war crimes in Ukraine

The Tribunal for Putin (T4P) global initiative was set up in response to the all-out war launched by Russia against Ukraine in February 2022.

Russia ‘sentences’ disabled Crimean Tatar to 7 years for a physically impossible crime

Halya Coynash

Edem Bekirov in 2021 Photo posted by Crimean Solidarity

A Russian-controlled Crimean court has ‘sentenced’ Edem Bekirov to seven years’ imprisonment for a ‘crime’ that the 60-year-old amputee was physically incapable of having committed.  The ‘trial’ was held in absentia since Bekirov was one of eleven Ukrainian political prisoners whom Russia freed in September 2019 in exchange for an important MH17 witness / suspect.  This is the first time that Russia has released a political prisoner and then passed ‘sentence’ on him.  It is a worrying precedent especially given the absurd charges that were brought against 24 Ukrainian prisoners of war whom Russia seized after attacking three Ukrainian naval boats near Crimea in November 2018.  Such a ‘conviction’ can mean that Bekirov and, possibly, many other Ukrainians will end up on ‘wanted’ lists. Although inconceivable that any democratic country would agree to detain and extradite Ukrainians facing political persecution in Russia, the same is not true of countries like Belarus, which recently hijacked a plane travelling between Greece and Lithuania in order to seize opposition activist Roman Protasevich.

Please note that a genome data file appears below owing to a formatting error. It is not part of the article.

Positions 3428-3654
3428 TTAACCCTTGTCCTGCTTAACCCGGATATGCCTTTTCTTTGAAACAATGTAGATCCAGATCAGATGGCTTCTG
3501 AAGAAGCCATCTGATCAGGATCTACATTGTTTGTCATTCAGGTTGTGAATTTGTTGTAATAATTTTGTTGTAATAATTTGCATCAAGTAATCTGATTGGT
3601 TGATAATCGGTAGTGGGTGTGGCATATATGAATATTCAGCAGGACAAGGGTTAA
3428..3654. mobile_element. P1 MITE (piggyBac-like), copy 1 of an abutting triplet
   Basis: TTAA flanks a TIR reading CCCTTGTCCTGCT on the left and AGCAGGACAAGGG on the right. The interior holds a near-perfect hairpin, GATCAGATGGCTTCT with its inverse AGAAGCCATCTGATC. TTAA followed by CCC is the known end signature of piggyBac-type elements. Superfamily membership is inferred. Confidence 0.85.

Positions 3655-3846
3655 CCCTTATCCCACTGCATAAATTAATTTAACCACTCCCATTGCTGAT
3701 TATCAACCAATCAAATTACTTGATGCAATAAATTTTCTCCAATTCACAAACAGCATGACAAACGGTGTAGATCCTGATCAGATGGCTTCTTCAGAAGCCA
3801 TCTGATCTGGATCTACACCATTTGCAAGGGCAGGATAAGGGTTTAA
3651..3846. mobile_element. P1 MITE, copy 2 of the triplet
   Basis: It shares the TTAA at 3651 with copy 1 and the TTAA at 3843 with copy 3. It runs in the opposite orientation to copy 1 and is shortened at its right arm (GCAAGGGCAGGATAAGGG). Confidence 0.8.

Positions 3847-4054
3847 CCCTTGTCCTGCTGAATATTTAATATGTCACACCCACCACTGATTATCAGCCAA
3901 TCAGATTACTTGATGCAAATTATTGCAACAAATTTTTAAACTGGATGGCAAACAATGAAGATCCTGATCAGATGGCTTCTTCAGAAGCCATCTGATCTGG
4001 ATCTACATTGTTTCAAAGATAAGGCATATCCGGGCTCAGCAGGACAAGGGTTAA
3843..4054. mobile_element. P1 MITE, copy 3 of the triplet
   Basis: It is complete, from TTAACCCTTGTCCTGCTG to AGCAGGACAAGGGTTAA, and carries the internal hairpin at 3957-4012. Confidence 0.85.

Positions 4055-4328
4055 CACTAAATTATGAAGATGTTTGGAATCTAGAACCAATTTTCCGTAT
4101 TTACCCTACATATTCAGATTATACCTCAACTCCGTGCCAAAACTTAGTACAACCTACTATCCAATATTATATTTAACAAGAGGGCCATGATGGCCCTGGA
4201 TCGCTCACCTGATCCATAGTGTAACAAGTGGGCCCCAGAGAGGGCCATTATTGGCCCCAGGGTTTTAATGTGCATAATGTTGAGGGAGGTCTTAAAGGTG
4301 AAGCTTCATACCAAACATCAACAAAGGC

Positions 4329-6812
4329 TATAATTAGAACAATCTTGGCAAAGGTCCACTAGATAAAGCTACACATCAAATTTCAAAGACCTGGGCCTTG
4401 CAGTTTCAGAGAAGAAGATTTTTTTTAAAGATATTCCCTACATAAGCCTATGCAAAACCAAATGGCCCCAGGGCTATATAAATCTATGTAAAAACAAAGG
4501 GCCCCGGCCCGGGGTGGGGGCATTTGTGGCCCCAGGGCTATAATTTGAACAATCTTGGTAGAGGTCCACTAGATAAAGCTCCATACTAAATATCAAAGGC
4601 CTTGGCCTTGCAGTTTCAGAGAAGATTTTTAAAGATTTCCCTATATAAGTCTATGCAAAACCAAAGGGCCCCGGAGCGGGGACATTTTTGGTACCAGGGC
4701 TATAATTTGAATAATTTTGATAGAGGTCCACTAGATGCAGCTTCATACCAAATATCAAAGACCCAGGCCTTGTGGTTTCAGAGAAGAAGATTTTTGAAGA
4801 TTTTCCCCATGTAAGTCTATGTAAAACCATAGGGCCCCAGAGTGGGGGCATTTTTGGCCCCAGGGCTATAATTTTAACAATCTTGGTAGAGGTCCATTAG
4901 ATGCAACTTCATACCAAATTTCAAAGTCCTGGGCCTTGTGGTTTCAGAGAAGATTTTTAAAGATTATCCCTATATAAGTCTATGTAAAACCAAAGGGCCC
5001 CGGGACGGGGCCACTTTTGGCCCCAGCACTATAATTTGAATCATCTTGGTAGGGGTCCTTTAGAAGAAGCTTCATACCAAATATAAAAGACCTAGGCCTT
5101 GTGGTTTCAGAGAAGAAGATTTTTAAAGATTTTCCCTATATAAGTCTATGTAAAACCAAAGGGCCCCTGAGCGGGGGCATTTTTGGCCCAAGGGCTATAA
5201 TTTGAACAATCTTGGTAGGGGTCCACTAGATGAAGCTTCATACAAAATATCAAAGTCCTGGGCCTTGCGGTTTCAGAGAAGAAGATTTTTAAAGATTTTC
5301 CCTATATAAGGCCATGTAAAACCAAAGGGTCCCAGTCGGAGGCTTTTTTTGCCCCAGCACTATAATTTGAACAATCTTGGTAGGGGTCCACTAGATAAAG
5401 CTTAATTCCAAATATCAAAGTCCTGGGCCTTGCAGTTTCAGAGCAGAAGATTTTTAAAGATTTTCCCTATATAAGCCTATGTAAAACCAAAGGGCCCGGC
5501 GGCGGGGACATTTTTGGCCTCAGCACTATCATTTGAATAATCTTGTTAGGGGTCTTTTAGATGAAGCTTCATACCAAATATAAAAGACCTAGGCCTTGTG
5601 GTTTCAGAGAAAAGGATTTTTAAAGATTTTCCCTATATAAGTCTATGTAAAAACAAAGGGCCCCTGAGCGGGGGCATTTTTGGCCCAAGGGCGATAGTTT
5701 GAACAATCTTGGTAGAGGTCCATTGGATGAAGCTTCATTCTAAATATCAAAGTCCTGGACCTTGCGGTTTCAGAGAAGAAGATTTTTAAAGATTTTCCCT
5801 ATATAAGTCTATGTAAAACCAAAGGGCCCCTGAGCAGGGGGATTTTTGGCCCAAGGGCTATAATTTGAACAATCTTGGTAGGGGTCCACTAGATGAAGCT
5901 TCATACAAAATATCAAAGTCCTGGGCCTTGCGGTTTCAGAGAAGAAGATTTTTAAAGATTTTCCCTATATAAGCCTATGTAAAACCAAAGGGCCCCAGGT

The ‘trial’ continued for many months at the occupation ‘Central District Court’ in Simferopol under ‘judge’ Sergei Valerievych Demeniuk.  It is unclear why Demeniuk passed a sentence almost double the four years demanded by the ‘prosecutor’, and also imposed a fine of 150 thousand roubles.  Bekirov was represented throughout by Alexei Ladin who repeatedly demonstrated the shameful irregularities and cynical of the prosecution.